Get the materials ready

Get the materials ready

Ensure the wood you’re engraving is completely dry before you start. To see clearly, all remnants of grease and cleaning liquid should be eliminated. You won’t have any problems with this throughout the transfer step.

Also, make sure the wood you’re engraving doesn’t get treated. If you want to engrave a bit of wood that has previously gotten painted, you’ll need to sand it down and clean it off with a moist cloth first. You’re ready to proceed after your area is nice and dry.

Trace your design onto the wood.

It’s good to start with a printed pattern to draw over. You can still engrave illustrations, but having a design will make it easier. Use carbon paper to imprint a design on a wooden surface.

Set the paper on the wooden panel, then place the pattern above and outline it with a pencil. It’s a lot simpler to engrave wood this way. Just make sure it’s firmly attached to the board so it doesn’t slide about mid-engraving.

Additionally, always stare straight ahead – glancing at an angle increases the likelihood of your lines getting distorted.

Hold you’re dermal with a pencil grasp.

Hold you're dermal with a pencil grasp.

Whenever it comes to engraving, it’s simpler to grasp the Dremel tool – also known as the Versatile Shaft – like a pen or pencil. It’s a style you’re already acquainted with.

As a result, it stands to reason that this familiarity will give you the most confidence while operating your engraving equipment. This brings us to another crucial point: self-confidence. It’s typical for things to take a bit when you’re new to engraving to go according to plan.

Put in some practice time, be reasonable with yourself, and keep going. Your engraving abilities will improve as well as your courage. After then, the real fun starts.

If necessary, apply a protective coating.

You are free to leave your engraved wood alone. You may also use a top coat to give it a polished appearance. Apply a thin layer of a finish in a condition that resonates with you (matte, silky, or glossy).

For items that will be stored indoors, use shellac, and for parts that will be kept outdoors, use weather-resistant urethane.

  • Using a sweeping movement, add spray-on topcoats, overlaying each swipe.
  • Use a flat, broad paintbrush to add brush-on topcoats. Follow the grain of the paper and connect each stroke.

Let the top coat dry completely before applying a second layer.

Let the top coat dry completely before applying a second layer.

You may get away with only one coating for indoor or ornamental objects. Add one or two extra light applications if the thing will be stored outdoors or used often. Let each layer dry completely before applying the next.

If you apply the coatings too rapidly or too soon, they will get sticky.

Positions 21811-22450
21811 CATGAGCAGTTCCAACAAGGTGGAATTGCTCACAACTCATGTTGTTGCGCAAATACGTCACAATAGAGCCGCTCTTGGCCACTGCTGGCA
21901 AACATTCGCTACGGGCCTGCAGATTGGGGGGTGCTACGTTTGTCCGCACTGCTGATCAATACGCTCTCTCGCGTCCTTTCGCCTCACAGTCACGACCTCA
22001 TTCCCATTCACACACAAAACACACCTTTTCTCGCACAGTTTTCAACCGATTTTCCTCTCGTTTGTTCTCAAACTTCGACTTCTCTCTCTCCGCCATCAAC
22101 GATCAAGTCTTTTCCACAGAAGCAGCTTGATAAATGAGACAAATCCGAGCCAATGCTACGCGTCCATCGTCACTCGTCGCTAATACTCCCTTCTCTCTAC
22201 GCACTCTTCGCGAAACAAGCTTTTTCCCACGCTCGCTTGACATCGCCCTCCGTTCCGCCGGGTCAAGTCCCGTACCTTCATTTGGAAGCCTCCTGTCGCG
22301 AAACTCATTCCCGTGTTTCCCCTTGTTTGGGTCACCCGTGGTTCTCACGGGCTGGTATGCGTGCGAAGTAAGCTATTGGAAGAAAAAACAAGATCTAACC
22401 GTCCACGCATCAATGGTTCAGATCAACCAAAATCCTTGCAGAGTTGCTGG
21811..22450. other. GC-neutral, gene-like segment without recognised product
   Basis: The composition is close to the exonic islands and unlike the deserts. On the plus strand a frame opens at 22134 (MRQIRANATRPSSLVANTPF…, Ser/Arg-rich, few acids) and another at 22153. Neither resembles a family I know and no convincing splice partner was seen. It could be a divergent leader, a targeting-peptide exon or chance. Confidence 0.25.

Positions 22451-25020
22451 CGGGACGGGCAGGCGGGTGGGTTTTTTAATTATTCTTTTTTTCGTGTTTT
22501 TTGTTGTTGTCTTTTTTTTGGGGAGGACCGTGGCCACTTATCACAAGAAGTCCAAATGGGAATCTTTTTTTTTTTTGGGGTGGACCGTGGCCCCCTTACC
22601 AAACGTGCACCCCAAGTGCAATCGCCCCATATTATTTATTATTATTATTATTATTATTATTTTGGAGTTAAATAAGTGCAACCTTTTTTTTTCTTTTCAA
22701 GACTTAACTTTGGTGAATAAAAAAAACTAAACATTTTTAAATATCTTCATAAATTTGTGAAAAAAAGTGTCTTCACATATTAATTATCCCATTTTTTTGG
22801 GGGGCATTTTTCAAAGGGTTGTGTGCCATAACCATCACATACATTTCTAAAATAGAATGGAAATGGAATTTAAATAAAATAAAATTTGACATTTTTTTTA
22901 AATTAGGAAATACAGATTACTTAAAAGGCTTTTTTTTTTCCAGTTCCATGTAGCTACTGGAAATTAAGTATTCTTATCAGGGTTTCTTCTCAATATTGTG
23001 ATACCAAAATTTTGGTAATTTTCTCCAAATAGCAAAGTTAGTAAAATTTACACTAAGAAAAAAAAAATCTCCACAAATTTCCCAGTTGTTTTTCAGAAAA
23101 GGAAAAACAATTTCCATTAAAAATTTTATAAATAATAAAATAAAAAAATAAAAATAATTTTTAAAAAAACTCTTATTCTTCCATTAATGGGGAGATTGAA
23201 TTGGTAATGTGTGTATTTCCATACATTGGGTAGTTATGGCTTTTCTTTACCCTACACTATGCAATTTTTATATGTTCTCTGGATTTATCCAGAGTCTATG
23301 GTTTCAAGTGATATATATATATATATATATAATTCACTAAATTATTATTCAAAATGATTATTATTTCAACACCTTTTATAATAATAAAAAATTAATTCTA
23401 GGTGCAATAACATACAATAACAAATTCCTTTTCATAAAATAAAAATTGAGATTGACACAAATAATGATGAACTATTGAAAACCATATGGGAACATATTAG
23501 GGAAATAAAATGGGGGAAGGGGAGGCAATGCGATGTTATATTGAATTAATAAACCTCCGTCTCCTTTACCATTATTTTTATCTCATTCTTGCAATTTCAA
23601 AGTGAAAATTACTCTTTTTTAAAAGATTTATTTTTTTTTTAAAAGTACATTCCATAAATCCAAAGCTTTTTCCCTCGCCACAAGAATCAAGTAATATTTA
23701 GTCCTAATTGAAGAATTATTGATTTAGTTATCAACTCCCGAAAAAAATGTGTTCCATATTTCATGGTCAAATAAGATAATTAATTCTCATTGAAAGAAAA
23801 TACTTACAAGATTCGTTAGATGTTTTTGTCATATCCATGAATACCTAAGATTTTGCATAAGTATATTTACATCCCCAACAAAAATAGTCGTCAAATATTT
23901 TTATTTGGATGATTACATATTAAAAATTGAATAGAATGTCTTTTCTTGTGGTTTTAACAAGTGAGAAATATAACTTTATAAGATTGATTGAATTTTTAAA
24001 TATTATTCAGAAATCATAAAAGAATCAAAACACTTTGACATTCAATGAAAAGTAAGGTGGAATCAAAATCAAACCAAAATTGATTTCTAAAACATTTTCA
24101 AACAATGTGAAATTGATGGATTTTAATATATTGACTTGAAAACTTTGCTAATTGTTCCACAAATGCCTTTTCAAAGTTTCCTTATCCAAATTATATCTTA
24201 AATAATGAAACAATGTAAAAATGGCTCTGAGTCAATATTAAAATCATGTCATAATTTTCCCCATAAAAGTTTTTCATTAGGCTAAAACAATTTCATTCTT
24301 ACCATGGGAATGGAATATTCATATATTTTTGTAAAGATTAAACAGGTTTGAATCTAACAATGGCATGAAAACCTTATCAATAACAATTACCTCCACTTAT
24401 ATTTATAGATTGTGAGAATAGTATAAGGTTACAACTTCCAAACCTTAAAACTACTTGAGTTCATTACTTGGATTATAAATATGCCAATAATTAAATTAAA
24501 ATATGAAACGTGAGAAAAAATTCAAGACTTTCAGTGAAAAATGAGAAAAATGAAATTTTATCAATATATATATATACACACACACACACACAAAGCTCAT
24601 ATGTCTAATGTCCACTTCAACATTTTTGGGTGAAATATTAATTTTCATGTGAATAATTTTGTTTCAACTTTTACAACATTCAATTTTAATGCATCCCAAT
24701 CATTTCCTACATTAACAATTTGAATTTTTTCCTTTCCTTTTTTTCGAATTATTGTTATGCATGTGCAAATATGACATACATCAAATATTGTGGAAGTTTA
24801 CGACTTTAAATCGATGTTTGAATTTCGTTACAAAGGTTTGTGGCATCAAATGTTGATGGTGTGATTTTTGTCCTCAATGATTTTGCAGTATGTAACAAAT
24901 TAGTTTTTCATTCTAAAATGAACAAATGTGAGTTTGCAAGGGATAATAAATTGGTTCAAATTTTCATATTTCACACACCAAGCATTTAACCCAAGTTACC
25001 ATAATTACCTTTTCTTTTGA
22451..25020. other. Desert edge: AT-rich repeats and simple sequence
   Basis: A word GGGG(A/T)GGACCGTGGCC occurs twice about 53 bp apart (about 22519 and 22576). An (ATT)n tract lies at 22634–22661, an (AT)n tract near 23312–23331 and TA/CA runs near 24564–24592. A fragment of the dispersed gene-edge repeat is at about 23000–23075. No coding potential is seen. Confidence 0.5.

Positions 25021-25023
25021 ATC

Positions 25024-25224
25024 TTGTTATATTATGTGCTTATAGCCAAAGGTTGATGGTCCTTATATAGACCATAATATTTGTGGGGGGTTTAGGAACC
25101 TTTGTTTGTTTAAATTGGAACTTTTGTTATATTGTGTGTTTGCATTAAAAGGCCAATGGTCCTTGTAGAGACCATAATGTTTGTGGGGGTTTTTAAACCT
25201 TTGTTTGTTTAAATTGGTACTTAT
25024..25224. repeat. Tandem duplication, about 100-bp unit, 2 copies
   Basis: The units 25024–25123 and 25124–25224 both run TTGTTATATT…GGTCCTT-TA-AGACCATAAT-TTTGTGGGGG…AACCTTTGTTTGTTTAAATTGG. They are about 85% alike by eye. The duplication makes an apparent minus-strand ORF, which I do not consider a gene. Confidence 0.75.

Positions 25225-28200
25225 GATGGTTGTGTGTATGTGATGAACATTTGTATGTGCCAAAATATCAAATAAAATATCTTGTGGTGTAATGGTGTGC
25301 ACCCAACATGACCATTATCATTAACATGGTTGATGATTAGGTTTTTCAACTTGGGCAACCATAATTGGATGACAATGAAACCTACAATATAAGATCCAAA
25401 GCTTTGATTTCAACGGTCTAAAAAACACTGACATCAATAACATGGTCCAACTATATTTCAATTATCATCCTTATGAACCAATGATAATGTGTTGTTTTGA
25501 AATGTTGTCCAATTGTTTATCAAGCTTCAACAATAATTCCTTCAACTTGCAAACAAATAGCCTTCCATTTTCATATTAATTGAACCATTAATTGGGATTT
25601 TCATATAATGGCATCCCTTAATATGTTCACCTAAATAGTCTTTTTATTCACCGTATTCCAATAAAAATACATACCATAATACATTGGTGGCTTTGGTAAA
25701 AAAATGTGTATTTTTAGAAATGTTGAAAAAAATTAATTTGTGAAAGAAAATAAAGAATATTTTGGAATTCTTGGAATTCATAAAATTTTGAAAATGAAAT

Before using the item, let the surface layer dry and cure thoroughly.

The length of time you must wait gets determined by the varnish you are using. Some are entirely dry and ready to use in a few hours. Others may take several days to heal, particularly those exposed to the elements.

Check the instructions on your topcoat can or container. Remember that factors like humidity, climate, and temperature may alter drying and hardening timeframes.

Frequently Asked Questions

Can I engrave wood?

Yes. The above tips on how to engrave wood will aid you immensely in this.

Why are most wood engravings so tiny?

Since the tools employed are highly pointed, most wood engravings are carefully crafted and tiny. Due to the refinement, wood engravings are frequently, but not always, black and white. They generate a vibrant tonal spectrum.

The picture that arises is unique to this method, just as paintings are unique to artwork and images are unique to a camera. Printmaking is a fundamentally creative process: it is inherent in the form that numerous prints may get generated from a single block after it has gotten engraved, but each impression is unique – created by the technique and not replicated.

Is it possible to carve letters in wood?

Yes. Wood may get carved into letters. The blades created by a hand tool give the engraved letters you generate a unique appearance from those made by more sophisticated hand-held instruments.

You may obtain a wide variety of letters from the internet. The more effort you must make to get the exact pattern to transfer nicely to the wood, the narrower the letter will be. Trace the pattern onto the wood using the letter-carving patterns you prepared.

It doesn’t matter what instrument you use. Getting the right angle is crucial for a clean line. Reach the wood from a steady to a predetermined point. This will dig into the wood rather than skip over it.


Finally, wood engraving is both the most basic and one of the most beautiful kinds of printing. And if you need help on how to do this, the above tips on how to engrave wood will aid you immensely on this.

Comments are closed.